12. Consequences of that vision • For Australia to gain the economic, social, and government services advantages promised by this future Internet • Near universal distribution of real broadband • Comprehensive approach to building resilience against cyber crime and cyber attack • Stakeholders ─ governments, ISPs, enterprises ─ must transition to IPv6, today’s technology Media Connect Influence ForumHunter Valley, Australia

  13. Why near universal broadband deployment? • Internet will continue to reduce costs in a global economy and drive innovation in delivery of private and public services • Australia’s modern trading economy is based on swift uptake of information and communications technologies─which continue to evolve • To participate in the future Internet, broadband speeds must be in the 100s of megabits per second Media Connect Influence ForumHunter Valley, Australia

  14. Why near universal broadband deployment? • Debate must shift now from how to why • Question: Broadband for what? • Answer: • Revolution in delivery of private and public service to citizens and global customers alike • Rapid growth in video-based applications will be the foundation of more human-centric online interaction Broadband will drive the re-engineering of Australia’s economic and social delivery systems. Media Connect Influence ForumHunter Valley, Australia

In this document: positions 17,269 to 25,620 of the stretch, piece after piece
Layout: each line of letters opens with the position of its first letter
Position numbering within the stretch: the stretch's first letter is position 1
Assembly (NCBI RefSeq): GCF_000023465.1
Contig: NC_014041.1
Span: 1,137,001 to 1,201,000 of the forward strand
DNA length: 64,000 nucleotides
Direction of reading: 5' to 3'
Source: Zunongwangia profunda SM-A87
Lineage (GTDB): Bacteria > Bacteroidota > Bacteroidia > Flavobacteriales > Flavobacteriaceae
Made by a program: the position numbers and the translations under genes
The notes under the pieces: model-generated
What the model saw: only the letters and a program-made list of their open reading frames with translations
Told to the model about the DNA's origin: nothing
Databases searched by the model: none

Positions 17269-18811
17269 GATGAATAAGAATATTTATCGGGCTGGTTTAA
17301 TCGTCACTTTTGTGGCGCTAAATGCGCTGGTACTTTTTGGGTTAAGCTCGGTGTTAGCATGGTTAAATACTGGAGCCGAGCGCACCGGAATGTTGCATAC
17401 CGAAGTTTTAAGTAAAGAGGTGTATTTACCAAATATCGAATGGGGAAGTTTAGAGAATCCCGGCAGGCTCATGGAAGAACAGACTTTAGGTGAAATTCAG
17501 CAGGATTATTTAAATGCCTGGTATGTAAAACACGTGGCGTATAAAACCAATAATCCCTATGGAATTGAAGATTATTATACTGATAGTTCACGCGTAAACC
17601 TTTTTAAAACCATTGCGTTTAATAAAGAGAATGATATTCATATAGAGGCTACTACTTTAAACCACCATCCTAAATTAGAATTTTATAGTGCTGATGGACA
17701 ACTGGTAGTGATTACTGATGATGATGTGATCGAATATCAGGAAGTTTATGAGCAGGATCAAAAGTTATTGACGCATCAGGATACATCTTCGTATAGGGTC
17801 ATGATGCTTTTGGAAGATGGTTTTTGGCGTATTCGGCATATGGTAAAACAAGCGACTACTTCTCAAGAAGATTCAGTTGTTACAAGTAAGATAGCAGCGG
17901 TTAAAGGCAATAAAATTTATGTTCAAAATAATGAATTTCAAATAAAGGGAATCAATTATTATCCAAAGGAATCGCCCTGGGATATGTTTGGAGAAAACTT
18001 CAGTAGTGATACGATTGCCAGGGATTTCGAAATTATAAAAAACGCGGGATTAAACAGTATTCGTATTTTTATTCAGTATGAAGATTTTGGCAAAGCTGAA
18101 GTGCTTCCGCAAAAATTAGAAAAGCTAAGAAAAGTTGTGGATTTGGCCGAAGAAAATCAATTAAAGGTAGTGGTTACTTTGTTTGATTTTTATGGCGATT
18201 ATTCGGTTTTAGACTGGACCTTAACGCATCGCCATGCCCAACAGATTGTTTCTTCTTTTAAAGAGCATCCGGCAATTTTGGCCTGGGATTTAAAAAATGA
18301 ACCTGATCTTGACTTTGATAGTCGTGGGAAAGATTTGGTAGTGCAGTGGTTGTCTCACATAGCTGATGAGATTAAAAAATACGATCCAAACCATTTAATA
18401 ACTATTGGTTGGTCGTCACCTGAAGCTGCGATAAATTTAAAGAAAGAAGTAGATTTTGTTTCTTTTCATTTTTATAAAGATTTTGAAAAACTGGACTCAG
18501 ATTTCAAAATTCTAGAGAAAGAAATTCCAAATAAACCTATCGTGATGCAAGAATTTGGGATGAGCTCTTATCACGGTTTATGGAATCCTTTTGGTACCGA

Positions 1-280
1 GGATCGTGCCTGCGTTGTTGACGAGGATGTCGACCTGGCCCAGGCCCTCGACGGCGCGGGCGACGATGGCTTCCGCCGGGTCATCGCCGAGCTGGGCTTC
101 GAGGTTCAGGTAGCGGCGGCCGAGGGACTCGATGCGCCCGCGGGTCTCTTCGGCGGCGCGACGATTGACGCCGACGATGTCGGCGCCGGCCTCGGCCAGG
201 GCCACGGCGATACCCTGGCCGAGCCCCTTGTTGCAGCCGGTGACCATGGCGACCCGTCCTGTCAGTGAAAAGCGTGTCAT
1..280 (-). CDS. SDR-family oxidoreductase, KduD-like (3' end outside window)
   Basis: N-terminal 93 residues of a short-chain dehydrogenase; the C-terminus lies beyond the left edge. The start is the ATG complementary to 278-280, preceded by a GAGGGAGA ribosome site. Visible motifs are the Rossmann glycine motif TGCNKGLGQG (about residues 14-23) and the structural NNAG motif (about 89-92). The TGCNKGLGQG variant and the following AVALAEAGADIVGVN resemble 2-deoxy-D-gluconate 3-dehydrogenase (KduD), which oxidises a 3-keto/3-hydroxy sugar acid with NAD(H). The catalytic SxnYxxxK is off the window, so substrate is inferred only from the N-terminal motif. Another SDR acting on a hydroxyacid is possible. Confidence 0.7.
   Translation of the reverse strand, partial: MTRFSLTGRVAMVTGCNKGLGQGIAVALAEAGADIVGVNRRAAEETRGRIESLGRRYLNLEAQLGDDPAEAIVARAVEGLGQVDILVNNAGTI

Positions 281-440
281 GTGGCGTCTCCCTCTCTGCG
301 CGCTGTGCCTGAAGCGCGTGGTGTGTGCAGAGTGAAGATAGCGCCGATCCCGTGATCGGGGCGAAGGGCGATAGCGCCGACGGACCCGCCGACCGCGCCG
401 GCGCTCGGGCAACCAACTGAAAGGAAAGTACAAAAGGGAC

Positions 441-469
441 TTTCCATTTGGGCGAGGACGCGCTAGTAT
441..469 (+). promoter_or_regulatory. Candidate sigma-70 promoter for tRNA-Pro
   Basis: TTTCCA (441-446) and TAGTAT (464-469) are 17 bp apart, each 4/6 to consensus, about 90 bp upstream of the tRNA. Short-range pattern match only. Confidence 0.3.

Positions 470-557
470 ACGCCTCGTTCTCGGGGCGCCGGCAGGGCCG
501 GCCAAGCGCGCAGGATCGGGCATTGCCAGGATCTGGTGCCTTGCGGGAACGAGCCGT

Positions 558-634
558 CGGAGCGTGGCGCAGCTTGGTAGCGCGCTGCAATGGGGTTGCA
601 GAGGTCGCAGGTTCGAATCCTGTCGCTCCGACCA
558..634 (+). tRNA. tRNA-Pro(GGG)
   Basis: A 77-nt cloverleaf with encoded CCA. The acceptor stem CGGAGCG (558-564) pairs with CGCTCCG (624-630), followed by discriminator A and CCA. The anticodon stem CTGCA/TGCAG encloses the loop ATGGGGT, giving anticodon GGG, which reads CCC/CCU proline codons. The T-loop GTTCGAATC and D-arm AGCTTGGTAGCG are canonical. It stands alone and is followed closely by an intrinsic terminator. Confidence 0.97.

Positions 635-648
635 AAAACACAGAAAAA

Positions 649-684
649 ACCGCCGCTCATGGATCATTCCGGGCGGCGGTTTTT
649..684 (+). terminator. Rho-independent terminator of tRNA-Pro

15. Why build resilient networks and systems? • April 2007 cyber attack against Estonia signaled a new battlefield ─ new strategies, new tactics, new players, new timelines • New “cold war” is launched from a virtual world to cripple real world infrastructure • Botnet zombie armies can be used for economic, political, or terrorist purposes • Targets can range from Internet infrastructure to core enterprise systems to physical plants • Botnets are becoming increasingly sophisticated ─ one step ahead of the good guys Media Connect Influence ForumHunter Valley, Australia

  16. Why build resilient networks and systems? • January 2007 trojan infestation ─ “Storm Worm” ─ attacked MS Windows OS in Europe and quickly spread to the U.S. and Canada • In just 5 days, it accounted for 8% of all infections worldwide ─ between 250,000 and 5 million computers Goal: To acquire and propagate a huge botnet capable of completely crippling targeted computers, systems, networks. Media Connect Influence ForumHunter Valley, Australia

  17. Why build resilient networks and systems? • The real money lies in other, multi-purpose malware programs • Phishing and keystroke loggers are most alarming • Collect personal and financial data for botnet herders • Herders auctions data to highest bidders or uses it to siphon cash from accounts • Today’s bots are programmed and managed by professional criminals and espionage agencies Cyber crime no longer just about weekend hackers showing off.It’s big business. Media Connect Influence ForumHunter Valley, Australia

  18. State of readiness in Australia • Australia could probably survive an Estonia-style attack • But there is still much to do toward national preparedness • Federal agencies’ work is under way, but . . . • Most Internet resources are in the private sector • Estonia targeted financial services, media, retail, energy, wholesale, trading, and similar sites Cyber crime and cyber attacks require a very broad-based response. Media Connect Influence ForumHunter Valley, Australia